by Ilina Ewen
photographs by Ray Black III
Chances are, when North Carolinians hear the word cricket, they’re thinking bugs. Not the game of ball, bats, and wickets first played in England in the 16th century, now second only to soccer as the world’s most popular sport. Amazingly, cricket has 120 million players across the world, mostly in former outposts of the British Empire.
Now, they hail from the Triangle, too.
Here, cricket is a sporty thread knitting together the Triangle’s rich immigrant fabric. Players from almost every country that has a national team – including Australia, England, India, New Zealand, Pakistan, Sri Lanka, South Africa, Guyana, and Barbados – play in the quickly-growing Triangle Cricket League.
The League was formally established in 2010 when 10 founding teams from the Mid-Atlantic Cricket Conference split off to form their own group. The sport’s galloping growth had begun to make it difficult to manage teams all the way from Virginia to South Carolina, and local players decided a local focus was necessary.
One of TCL’s primary objectives is to promote the sport among youth in the community, both those born into cricket families and those who are foreign to the game.
My family is a little bit of both. Until a recent month in India, my 12- and 10-year-old sons’ only exposure to cricket was from the film Million Dollar Arm. But once we landed on Indian soil, they clamored to play the sport themselves. My cricket-fanatic uncle happily indulged the boys, and they quickly caught the bug.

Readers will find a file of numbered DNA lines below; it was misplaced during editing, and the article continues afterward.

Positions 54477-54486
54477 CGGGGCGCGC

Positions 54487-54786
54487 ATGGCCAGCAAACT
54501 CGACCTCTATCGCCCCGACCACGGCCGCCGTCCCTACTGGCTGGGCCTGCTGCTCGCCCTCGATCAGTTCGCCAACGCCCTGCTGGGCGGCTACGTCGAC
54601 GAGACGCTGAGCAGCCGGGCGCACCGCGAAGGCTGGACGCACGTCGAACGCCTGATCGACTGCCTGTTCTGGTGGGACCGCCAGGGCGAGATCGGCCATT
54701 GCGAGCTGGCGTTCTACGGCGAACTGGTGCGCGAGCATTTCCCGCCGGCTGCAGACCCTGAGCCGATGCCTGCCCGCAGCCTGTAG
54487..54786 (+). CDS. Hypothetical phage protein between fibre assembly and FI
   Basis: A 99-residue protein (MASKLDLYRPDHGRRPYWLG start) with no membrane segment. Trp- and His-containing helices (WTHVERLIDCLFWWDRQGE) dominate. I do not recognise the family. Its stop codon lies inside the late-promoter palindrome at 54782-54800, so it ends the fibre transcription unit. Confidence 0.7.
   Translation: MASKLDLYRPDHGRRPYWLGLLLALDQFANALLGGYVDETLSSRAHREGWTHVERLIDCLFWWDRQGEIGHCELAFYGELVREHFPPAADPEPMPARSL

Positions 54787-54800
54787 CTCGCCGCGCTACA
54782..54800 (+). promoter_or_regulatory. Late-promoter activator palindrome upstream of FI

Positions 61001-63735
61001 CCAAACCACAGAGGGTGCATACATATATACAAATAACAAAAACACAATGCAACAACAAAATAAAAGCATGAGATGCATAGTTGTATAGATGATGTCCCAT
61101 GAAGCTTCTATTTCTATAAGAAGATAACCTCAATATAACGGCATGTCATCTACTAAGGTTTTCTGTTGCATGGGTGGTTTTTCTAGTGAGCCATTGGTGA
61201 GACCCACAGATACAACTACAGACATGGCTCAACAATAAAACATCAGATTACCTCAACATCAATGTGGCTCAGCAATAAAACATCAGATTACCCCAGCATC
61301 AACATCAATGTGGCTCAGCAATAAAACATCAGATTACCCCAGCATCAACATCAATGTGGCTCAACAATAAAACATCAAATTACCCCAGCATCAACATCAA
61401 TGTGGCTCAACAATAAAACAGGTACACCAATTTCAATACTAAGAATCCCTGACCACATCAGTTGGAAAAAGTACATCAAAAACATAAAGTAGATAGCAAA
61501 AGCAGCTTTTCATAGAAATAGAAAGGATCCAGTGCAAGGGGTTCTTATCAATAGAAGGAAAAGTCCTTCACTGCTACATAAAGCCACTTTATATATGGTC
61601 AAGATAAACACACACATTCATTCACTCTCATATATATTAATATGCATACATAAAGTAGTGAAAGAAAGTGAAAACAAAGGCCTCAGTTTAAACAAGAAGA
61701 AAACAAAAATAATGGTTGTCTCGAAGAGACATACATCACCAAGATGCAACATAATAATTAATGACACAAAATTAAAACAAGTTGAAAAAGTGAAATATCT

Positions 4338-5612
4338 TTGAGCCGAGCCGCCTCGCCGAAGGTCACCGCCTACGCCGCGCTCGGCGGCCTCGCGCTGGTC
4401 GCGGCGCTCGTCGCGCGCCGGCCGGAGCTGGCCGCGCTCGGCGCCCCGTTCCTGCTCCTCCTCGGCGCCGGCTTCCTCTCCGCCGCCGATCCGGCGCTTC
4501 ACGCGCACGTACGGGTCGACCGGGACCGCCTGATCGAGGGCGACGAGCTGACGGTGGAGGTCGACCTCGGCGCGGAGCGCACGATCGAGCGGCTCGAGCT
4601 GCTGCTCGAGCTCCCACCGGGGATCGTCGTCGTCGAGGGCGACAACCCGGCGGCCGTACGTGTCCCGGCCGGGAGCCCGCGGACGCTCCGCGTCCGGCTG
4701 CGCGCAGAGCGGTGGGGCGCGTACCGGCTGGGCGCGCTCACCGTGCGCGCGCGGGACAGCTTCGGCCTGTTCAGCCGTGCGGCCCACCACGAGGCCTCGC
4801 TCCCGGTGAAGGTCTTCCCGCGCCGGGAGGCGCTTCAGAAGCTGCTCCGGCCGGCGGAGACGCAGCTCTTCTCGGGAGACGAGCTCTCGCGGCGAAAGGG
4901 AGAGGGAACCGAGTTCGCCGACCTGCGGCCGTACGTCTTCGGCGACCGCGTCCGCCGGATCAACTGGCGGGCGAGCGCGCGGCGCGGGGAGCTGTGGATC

When we came home, we brought with us two prized souvenir cricket bats emblazoned with the signature of revered former Indian cricket captain Sachin Tendulkar, said to be the greatest batsman of all time, and a new sport to fit into our lives.
The league is invested in developing the youth cricket program and is now on its way to establishing a foundation of instruction and competition among children ages 6 to 17. My own sons joined a team and have introduced the sport to neighborhood kids who can be found playing in the park in front of our home. Passersby stop to watch and drivers roll down their windows, exclaiming in awe, “Wow, is that cricket you guys are playing?”
That’s clear when you speak to the people making this sport take root in North Carolina soil. “Cricket provides room for thoughtful strategy or blind faith, for determined resistance or reckless abandon, for focused assault or obdurate defense; but most importantly, it offers a level playing field for all,” says Anirudh Ullal, Secretary of the Triangle Cricket League.
Most players in the Triangle Cricket League played the sport from a young age. In many countries where cricket reigns, neighborhood children play with a shared bat, ball, and rudimentary markings on a makeshift field, much like baseball’s sandlots. That’s why the league is focused on bringing the sport to a new generation here, one without its own cricket tradition. Adults and children both can attend cricket camps and workshops with the league to learn the basics and participate in pick-up games.
Even my Wisconsin-bred husband – who had never heard of cricket growing up – has been bitten by the bug. He’s joining a league too.
Check out trianglecricketleague.org for more information or to join a league (no experience needed). Email the league officers at firstname.lastname@example.org to get more details. See all the league happenings on Facebook at facebook.com/tclcricket.